The Defendant: CNET
The Deliberation: Referring to the “140 characters” bit, the author of the article wrote:
Obama took a subtle jab at the Twitter echo chamber and Donald Trump’s social media presence
As you, the sophisticated shade critic, can probably tell, she got close, but did not bring things all the way home. CNET also loses points for mostly suggesting that the shade being thrown here is at “the Twitter echo chamber.”
Had they not doubled down on Twitter as a whole as the target, I might have let this slide. But I cannot betray this court, and like Marcia Clark, they didn’t quite make the case.
The Ruling: Not shade
The Case: In this instance, we must consider Michelle’s speech as a whole, in addition to a few key passages:
How we explain that when someone is cruel or acts like a bully, you don’t stoop to their level. No, our motto is, when they go low, we go high.
Because when you have the nuclear codes at your fingertips and the military in your command, you can’t make snap decisions. You can’t have a thin skin or a tendency to lash out. You need to be steady and measured and well-informed.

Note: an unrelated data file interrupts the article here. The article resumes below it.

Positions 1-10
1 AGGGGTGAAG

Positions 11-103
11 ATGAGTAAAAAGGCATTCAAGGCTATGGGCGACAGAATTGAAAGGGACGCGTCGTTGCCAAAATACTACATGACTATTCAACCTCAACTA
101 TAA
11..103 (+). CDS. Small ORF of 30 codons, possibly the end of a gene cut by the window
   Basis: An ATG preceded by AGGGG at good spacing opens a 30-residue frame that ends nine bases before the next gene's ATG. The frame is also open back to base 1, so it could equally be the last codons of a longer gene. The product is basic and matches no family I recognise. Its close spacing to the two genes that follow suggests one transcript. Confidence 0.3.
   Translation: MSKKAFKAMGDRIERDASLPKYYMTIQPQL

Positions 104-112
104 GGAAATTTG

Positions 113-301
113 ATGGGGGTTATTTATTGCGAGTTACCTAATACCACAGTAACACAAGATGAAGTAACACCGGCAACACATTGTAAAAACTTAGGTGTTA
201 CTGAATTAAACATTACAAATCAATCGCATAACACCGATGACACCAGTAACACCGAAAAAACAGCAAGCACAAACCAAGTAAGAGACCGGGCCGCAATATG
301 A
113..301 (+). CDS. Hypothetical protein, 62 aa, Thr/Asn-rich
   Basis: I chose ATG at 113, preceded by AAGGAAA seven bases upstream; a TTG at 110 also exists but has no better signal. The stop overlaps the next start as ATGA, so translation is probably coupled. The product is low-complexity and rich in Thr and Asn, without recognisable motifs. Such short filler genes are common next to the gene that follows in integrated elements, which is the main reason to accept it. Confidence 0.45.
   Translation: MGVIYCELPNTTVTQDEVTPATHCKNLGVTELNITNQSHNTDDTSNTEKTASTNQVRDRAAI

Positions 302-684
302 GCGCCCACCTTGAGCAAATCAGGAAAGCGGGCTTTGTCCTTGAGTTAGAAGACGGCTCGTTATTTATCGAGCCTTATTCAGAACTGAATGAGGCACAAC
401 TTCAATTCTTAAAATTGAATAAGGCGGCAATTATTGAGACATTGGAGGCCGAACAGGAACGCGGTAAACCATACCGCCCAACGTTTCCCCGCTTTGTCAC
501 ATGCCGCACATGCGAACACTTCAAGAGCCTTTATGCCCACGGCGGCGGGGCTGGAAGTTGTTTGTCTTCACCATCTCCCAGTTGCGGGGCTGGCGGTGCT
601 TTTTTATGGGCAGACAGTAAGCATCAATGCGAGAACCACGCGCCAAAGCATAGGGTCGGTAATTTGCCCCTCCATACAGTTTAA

I want a president with a record of public service, someone whose life’s work shows our children that we don’t chase form and fortune for ourselves, we fight to give everyone a chance to succeed.
So, look, so don’t let anyone ever tell you that this country isn’t great, that somehow we need to make it great again. Because this right now is the greatest country on earth!
The Defendant: Errrybody
The Deliberation: Some of the most masterful shade-throwers this world has ever seen are such because they, like all great warriors, follow the teachings of the not very shady, but highly effective Sun Tzu who instructed:
So it is said that if you know your enemies and know yourself, you will not be put at risk even if you have a hundred battles.